The nucleotide sequences of Bu3.4 (BuIIID), Bu3.8 (BuIIIE), Bu3.5, Bu3.6, Bu3.7, Bu3.9, Bu3.10, Bu3.11, Bu3.12, D3.1, Ad3.1 (including its intronic sequence) and B3.1 have been deposited at DDBJ/EMBL/GenBank [Accessions: OR128446–OR128457]. Sequences of all additional conotoxins identified in the venom gland transcriptome of C. (T.) bullatus are provided as Supplementary file 2.


Diverse μ-conotoxin-encoding transcripts are expressed in the venom gland of C. (T.) bullatus

Using RNA-seq we generated a transcriptome of the venom gland of C. (T.) bullatus and used it to search for transcripts encoding M-superfamily conotoxins. We identified a total of 12 putative M-superfamily μ-conotoxin-encoding sequences (Fig. 1), including the previously described BuIIIA, BuIIIB, BuIIIC [17] and an orthologue of Bu17 (23/26 sequence identity) [32]. Other conotoxins identified in the venom gland transcriptome are listed in Supplementary file 2. Each of the 12 putative M-superfamily μ-conotoxin-encoding sequences encoded putative mature peptides that shared the typical sequence features of other μ-conotoxins, i.e., the CC–C–C–CC pattern (framework III), a four residue N-terminal ‘tail’ (predicted on the basis of the dibasic propeptide cleavage sites (KR) of each precursor), amidated C-termini (predicted on the basis of the C-terminal amidating enzyme recognition motif motif (G or GRR) of each precursor) and three and five residues in their intercysteine loops 2 and 3, respectively. A conspicuous feature was the diversity in the length of intercysteine loop 1, which ranged from four residues in BuIIIA to 17 residues in Bu3.11 and Bu3.12.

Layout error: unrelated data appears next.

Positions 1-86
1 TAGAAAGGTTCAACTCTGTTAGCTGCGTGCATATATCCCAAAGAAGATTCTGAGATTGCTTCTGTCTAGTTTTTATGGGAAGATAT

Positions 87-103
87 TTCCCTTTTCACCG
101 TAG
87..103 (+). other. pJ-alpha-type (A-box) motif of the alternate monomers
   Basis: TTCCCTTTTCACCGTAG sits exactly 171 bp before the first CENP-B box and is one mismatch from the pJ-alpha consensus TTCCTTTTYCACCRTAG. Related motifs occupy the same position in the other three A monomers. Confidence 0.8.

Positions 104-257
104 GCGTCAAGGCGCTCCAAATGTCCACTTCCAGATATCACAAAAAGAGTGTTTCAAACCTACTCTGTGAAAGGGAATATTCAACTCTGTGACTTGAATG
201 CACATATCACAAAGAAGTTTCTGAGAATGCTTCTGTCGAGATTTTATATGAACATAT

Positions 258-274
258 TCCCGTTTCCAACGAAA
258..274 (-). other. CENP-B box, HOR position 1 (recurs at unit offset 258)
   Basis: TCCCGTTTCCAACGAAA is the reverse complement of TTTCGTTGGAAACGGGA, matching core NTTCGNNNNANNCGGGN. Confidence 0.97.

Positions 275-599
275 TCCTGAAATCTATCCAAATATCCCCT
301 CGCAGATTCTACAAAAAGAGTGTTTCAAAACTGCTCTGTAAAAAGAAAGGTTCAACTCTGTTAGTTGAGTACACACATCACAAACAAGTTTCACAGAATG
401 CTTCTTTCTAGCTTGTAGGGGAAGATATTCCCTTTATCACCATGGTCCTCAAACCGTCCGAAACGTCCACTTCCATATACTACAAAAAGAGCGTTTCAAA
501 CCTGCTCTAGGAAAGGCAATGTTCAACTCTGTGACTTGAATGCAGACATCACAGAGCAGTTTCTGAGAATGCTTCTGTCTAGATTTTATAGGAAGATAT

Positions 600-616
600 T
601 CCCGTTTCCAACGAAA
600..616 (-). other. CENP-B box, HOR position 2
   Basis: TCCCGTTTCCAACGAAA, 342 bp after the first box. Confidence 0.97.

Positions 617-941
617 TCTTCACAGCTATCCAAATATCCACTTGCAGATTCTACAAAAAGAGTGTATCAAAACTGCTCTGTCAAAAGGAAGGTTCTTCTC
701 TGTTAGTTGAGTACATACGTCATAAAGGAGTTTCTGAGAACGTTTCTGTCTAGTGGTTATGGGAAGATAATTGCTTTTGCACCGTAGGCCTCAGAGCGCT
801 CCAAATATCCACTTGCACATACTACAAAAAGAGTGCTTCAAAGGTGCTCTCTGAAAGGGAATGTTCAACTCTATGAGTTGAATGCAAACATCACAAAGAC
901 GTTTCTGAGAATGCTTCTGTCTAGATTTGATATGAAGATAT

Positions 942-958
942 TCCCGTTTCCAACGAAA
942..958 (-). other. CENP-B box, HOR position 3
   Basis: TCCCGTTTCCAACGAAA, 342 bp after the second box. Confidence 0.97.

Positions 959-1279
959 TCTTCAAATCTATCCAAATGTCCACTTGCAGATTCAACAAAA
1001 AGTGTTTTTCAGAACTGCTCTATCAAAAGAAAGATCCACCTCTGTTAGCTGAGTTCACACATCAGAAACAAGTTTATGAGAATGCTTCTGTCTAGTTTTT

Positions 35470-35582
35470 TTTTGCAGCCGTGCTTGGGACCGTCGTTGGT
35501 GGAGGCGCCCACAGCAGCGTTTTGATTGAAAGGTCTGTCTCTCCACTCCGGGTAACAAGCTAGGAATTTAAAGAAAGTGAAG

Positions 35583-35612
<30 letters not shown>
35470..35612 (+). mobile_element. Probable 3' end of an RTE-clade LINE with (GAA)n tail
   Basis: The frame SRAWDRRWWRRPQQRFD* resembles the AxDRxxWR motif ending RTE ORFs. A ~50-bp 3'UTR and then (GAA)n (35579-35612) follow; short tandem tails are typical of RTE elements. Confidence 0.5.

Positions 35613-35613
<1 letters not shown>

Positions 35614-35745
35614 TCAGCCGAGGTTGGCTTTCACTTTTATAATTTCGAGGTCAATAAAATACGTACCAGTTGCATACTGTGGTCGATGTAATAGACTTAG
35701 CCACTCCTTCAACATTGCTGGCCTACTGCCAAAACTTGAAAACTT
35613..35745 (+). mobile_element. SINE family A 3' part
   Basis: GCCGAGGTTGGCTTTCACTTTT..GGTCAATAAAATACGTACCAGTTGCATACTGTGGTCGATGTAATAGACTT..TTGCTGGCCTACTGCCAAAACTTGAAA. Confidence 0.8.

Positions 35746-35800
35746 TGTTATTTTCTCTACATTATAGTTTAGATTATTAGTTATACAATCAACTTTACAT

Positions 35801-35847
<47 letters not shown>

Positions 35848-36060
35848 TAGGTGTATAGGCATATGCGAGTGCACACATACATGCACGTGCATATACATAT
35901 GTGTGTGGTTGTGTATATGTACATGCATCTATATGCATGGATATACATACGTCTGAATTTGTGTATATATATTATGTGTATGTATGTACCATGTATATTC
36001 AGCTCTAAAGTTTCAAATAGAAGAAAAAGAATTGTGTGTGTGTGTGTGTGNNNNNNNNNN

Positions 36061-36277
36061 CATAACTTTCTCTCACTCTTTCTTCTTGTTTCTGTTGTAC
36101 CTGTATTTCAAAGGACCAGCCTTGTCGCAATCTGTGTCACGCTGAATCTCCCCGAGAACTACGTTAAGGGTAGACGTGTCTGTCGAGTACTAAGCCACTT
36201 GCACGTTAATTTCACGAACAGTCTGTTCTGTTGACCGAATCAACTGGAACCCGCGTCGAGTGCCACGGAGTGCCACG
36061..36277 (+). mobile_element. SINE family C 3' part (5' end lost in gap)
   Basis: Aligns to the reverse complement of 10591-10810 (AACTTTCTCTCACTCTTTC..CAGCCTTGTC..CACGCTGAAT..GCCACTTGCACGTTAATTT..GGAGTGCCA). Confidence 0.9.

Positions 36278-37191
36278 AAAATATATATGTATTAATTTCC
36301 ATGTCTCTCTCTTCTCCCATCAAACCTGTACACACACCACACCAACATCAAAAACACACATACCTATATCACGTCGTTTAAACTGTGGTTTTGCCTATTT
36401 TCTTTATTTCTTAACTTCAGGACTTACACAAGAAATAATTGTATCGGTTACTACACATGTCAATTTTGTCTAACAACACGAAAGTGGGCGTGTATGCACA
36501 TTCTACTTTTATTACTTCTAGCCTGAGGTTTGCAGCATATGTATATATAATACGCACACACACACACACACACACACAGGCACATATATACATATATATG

Fig. 1
figure 1

Diverse μ-conotoxin-encoding transcripts are expressed in the venom gland of C. (T.) bullatus. Signal peptides and predicted mature peptides are underlined in purple and blue, respectively. Cysteine residues of the mature peptides are highlighted yellow

Extraction of DNA and sequencing of μ-conotoxin sequences from museum specimens

We used a sequence alignment of previously reported μ-conotoxin transcripts, including those of C. (T.) bullatus, to design multiple sets of μ-conotoxin gene-specific primers (see “Methods” section). Forward and reverse primers were designed to complement the propeptide and 3′-UTR regions, respectively, bounding the predicted μ-conotoxin mature peptide region (Fig. 2a).

Fig. 2
figure 2